• Fede Montagud, editor

    Cosmetics polluting rivers and seas

    5 Nov Cosmetics polluting rivers and seas



    Cosmetics Design USA

    Ecological alert! Seas and lakes are filling up with polyethylene microbeads from cosmetic products. Environmentalists deplore the fact that we are caring for our skin but neglecting the planet. The cosmetics industry is looking for non-contaminant alternatives to the ubiquitous plastic particles.


    Microbeads are minuscule particles of polyethylene that “scrape" the skin to clean or exfoliate it. They are present in many cosmetics, especially in exfoliating scrubs, gels and soaps, where they gradually started, many years ago, to replace other abrasive materials such as ground pumice, apricot or peach powder or almond or walnut shells – all ingredients that were more natural and biodegradable. But in addition, coloured microbeads also fade our wrinkles and are in makeup, lipstick, etc. One way or the other, the cosmetic today that does not include microbeads is rare. Read More

  • Anna Solana, science journalist

    Vitamins for the skin

    Admittedly, all vitamins have an important role to play. Many are sold as essential supplements without which it would seem impossible to have a perfect complexion. But few studies support their effectiveness. What vitamins does the skin truly need? How effective are vitamin-based creams and food supplements?


    It seems that without them our skin would look horrible. Vitamin A for dry skin problems such as acne or psoriasis. Vitamin B3 to prevent sun allergies. Vitamin B6 to balance oily skin. Vitamin C to repair sun damage, delay skin ageing and help collagen production. Vitamin D, produced by sunlight, to better absorb calcium and phosphorus, strengthen bones and prevent cavities. Vitamin E to fight free radicals and stimulate microcirculation. Finally, vitamin K (lately fashionable in cosmetic products), to prevent varicose veins and spider veins and reduce bags under the eyes. Read More

  • Fede Montagud, editor

    Spices, cosmetics and allergies

    26 Oct Spices, cosmetics and allergies




    An estimated 3% of the population is allergic to some of the spices commonly used for food processing. Turmeric, vanilla, clove, rosemary, ginger, pepper, lavender, anise, nutmeg and sesame all form part of our menus. But they are also used to make cosmetics of all kinds for our skin.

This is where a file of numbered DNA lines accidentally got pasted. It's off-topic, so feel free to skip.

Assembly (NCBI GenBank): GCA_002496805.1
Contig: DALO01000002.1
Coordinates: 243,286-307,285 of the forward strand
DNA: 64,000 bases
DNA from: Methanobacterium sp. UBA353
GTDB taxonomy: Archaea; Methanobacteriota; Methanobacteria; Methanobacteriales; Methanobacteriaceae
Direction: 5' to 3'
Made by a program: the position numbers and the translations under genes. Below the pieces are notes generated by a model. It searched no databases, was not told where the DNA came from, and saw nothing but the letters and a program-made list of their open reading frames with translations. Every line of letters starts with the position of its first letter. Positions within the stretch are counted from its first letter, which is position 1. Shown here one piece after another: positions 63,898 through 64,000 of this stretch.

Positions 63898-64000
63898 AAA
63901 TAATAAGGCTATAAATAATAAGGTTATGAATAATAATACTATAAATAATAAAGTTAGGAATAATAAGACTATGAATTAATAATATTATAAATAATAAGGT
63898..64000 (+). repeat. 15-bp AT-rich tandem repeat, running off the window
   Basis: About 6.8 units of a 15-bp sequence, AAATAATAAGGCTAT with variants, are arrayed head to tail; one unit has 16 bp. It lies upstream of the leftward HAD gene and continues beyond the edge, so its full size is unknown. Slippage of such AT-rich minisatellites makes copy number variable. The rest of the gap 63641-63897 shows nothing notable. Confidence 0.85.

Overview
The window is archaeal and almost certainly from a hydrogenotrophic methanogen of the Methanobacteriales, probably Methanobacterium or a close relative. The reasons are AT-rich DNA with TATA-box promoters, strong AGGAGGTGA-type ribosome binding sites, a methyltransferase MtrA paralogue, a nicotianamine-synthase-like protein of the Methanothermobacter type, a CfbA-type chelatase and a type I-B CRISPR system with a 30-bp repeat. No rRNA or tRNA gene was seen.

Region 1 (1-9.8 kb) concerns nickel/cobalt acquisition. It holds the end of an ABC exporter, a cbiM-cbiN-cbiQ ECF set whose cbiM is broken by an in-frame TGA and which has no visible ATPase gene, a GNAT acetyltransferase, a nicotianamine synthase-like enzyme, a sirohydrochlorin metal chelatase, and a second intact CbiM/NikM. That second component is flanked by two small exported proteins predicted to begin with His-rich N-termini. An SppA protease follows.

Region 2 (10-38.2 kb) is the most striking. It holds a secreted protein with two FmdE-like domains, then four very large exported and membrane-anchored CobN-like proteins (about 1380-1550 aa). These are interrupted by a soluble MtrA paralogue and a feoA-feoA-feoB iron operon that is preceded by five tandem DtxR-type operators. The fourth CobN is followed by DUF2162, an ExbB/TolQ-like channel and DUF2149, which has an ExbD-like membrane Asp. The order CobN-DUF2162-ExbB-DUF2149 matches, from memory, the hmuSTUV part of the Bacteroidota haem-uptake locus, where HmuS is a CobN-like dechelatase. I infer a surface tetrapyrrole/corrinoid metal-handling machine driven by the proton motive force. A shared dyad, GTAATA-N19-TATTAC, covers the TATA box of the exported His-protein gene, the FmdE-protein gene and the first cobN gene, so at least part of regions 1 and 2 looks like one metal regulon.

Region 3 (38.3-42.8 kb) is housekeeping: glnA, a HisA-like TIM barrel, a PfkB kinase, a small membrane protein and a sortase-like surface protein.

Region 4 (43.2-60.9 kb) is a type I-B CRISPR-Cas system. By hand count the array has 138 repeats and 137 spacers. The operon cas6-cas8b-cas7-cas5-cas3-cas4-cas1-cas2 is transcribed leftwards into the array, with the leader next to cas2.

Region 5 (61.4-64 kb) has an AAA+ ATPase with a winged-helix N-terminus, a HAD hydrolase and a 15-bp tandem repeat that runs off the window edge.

A study by the American College of Allergy, Asthma and Immunology (ACAAI) warns that spices are not regulated by healthcare authorities in the USA and EU. Consequently, they are not always listed as ingredients on the label and so are difficult to identify and avoid by people allergic to them. According to the ACAAI, the current boom in natural cosmetics, also called green cosmetics, entails an increase in the use of spices in product formulae. Therefore, it is forecast that the associated allergies will tend to increase in the coming years, especially among women, the primary users of cosmetics.

  • Núria Estapé, science journalist

    Nanoparticles for the skin: small is beautiful

    A new technology could revolutionize cosmetics in the very near future. Called nanotechnology, it enables extremely tiny particles to be designed for inclusion in sunscreens and other cosmetics to enhance their effectiveness. On sale already are creams, lotions and lipsticks that contain nanoparticles. However, experts warn that tests are needed to check whether nanocosmetics could have adverse effects on our skin and health.


    Pull out a hair and look at the size of the root. Can you imagine something 80,000 times smaller? That is the achievement of nanotechnology. Nanoparticles as tiny as one million times smaller than a millimetre can be manufactured. Some are between two and 100 times smaller than some of the bacteria that inhabit our body. Nanoparticle-based cosmetics, called nanocosmetics, are rapidly developing their potential. Read More